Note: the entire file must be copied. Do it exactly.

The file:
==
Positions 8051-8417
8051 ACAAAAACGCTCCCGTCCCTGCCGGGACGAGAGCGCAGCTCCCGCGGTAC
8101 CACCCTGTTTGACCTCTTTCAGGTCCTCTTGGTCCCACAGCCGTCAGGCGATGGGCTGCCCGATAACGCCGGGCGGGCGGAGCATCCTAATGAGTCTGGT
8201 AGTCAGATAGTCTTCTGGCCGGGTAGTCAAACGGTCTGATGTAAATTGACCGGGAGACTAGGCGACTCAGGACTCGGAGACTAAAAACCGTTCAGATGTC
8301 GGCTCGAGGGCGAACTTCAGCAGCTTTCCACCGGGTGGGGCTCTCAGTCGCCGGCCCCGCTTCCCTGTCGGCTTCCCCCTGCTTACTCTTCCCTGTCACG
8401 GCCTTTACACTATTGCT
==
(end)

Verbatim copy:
Positions 8051-8417
8051 ACAAAAACGCTCCCGTCCCTGCCGGGACGAGAGCGCAGCTCCCGCGGTAC
8101 CACCCTGTTTGACCTCTTTCAGGTCCTCTTGGTCCCACAGCCGTCAGGCGATGGGCTGCCCGATAACGCCGGGCGGGCGGAGCATCCTAATGAGTCTGGT
8201 AGTCAGATAGTCTTCTGGCCGGGTAGTCAAACGGTCTGATGTAAATTGACCGGGAGACTAGGCGACTCAGGACTCGGAGACTAAAAACCGTTCAGATGTC
8301 GGCTCGAGGGCGAACTTCAGCAGCTTTCCACCGGGTGGGGCTCTCAGTCGCCGGCCCCGCTTCCCTGTCGGCTTCCCCCTGCTTACTCTTCCCTGTCACG
8401 GCCTTTACACTATTGCT